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2006-04-04 - Colloque/Présentation - communication orale - Anglais - 24 page(s)

Olivier Yoann , "Charge Transport in Conjugated Materials : From the Molecular to the Macroscopic Vision." in SPIE Photonics Europe, Strasbourg, France, 2006

  • Codes CREF : Physico-chimie générale (DI1320), Chimie quantique (DI1321)
  • Unités de recherche UMONS : Chimie des matériaux nouveaux (S817)
  • Instituts UMONS : Institut de Recherche en Science et Ingénierie des Matériaux (Matériaux)

Abstract(s) :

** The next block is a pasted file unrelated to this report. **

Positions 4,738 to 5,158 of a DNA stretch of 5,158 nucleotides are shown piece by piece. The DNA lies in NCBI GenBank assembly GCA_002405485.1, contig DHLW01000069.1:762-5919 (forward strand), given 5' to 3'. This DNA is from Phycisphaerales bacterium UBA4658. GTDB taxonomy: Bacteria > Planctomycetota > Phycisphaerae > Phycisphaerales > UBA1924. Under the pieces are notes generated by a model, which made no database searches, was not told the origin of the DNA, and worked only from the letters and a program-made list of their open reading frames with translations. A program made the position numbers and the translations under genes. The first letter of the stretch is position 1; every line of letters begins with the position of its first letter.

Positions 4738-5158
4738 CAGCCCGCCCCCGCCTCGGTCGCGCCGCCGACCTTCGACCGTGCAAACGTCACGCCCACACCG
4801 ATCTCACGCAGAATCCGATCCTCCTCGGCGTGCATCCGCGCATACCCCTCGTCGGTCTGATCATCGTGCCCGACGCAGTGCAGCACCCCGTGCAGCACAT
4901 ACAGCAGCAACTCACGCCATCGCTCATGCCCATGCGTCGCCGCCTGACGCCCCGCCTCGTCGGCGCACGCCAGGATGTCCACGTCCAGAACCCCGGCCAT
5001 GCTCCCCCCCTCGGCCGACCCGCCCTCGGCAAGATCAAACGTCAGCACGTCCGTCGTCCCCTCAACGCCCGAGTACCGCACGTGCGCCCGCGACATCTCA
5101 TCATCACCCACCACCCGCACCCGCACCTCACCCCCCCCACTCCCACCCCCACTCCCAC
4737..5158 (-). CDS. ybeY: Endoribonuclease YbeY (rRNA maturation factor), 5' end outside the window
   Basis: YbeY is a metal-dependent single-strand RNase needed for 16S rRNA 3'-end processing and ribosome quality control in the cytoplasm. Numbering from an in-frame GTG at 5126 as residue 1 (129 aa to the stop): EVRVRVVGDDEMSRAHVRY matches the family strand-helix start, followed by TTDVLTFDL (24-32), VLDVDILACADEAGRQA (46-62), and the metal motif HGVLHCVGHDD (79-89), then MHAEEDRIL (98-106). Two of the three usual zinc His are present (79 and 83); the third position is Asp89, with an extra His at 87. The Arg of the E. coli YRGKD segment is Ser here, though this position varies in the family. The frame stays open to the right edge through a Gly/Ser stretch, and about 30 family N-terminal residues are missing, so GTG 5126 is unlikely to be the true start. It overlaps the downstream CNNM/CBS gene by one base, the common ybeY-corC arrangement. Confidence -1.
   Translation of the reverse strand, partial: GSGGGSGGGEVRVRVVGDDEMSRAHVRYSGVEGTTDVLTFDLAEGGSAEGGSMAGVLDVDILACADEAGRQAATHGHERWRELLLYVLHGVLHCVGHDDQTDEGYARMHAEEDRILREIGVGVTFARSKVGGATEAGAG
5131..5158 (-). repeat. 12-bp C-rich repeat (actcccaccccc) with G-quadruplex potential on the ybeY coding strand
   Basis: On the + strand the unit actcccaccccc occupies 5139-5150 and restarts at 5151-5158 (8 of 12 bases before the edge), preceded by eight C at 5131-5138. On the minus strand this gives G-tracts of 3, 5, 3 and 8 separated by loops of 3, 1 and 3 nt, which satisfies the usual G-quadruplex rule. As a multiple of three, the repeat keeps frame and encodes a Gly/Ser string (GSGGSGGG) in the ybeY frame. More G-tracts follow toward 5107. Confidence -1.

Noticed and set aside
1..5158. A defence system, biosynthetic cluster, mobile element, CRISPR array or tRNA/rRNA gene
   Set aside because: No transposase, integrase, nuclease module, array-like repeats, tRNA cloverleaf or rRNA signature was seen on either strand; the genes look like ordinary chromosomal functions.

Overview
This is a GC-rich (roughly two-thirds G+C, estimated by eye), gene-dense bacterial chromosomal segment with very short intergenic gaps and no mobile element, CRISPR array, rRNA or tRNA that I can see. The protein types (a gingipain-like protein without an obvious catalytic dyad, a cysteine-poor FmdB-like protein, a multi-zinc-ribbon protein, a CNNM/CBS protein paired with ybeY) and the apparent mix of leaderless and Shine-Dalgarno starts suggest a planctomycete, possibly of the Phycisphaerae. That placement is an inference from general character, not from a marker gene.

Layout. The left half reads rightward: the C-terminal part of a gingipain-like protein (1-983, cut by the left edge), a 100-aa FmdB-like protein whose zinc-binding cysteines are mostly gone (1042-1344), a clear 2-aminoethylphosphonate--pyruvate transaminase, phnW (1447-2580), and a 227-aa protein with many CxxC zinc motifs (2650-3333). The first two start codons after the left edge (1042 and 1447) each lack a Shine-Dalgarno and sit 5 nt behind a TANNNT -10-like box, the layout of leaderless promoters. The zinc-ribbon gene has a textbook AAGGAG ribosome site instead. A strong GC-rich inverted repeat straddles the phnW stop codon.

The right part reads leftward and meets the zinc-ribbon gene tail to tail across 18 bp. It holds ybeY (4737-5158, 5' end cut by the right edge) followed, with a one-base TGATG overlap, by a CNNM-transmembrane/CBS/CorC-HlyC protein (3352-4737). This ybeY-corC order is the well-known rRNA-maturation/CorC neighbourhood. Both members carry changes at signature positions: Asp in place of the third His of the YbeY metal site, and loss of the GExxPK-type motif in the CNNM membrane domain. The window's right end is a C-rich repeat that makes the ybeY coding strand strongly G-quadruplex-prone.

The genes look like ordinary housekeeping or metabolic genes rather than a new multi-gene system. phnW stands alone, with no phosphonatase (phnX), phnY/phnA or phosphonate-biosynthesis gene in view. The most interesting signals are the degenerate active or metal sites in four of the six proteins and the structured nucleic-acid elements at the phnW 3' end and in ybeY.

(Anglais) Since the discovery of high electrical conductivity in organic conjugated polymers, a growing interest has been dedicated to conjugated materials for applications such as field-effect transistors (FETs), light-emitting diodes (LEDs) and solar cells. Organic FETs are made of three metallic contacts (gate, drain, and source); their operation consists in modulating the current flowing from the source to the drain across the organic layer by means of a voltage applied at the gate. Organic solar cells and LEDs are built by sandwiching an organic layer between two electrodes and aim at converting a light into charges and at creating light upon charge injection, respectively. In order to optimize the performance of these devices, it is important to maximize the mobility of the charge carriers in the organic layer to allow for a high ON/OFF ratio and a fast switching time in FETs, an efficient charge recombination in LEDs and charge collection in solar cells. In the early nineties, Bässler and co-workers have developed Monte-Carlo methods to simulate charge transport within a hopping regime in a model cubic lattice. This approach is based on effective parameters such as the cubic lattice constant (which is the average distance between adjacent sites) and the average hopping frequency derived from the theory of Miller-Abrahams that does not take into account exact chemical structures. In the recent years, we have developed a quantum-chemical approach allowing for a better understanding of the hopping processes at the molecular scale [1,2]. In this work, the hopping rate is expressed within the semi-classical Marcus theory that implies the passage through a transition state going from the reactants (R) to the products (P). Transfer integral (t) and the reorganization energy (λ) parameters that appear in the Marcus formula were estimated from quantum-chemical calculations. In this contribution, we will present our recent advances in modelling charge transport in a hopping regime. On the one hand, we have now extended the previous work by adopting the Marcus-Levich-Jortner (M-L-J) formalism that describes possible tunnelling effects across the barrier by treating an effective vibrational mode at the quantum-mechanical level. A driving force G° has also been introduced to depict the influence of the applied electric field [3]. On the other hand, we have developed a Monte-Carlo approach to estimate charge mobilities on the basis of rates obtained via the M-L-J formalism for each pair of interacting molecules. This approach is based on a random choice of the charge propagation direction for each hop and on acceptation conditions for the transfer rates to induce the charge migration. We have thus in hand an unique tool to link the transfer rates at the molecular level to charge mobilities at the macroscopic level. For sake of illustration, this approach is applied here to a model system made of a one-dimensional stack of pentacene molecules. We will describe among others the way the charge mobility is affected by the amplitude of the electric field, by molecular disorder, and by the presence of energy traps [4]. Preliminary results obtained for actual crystalline structures with a two-dimensional charge transport will also be presented.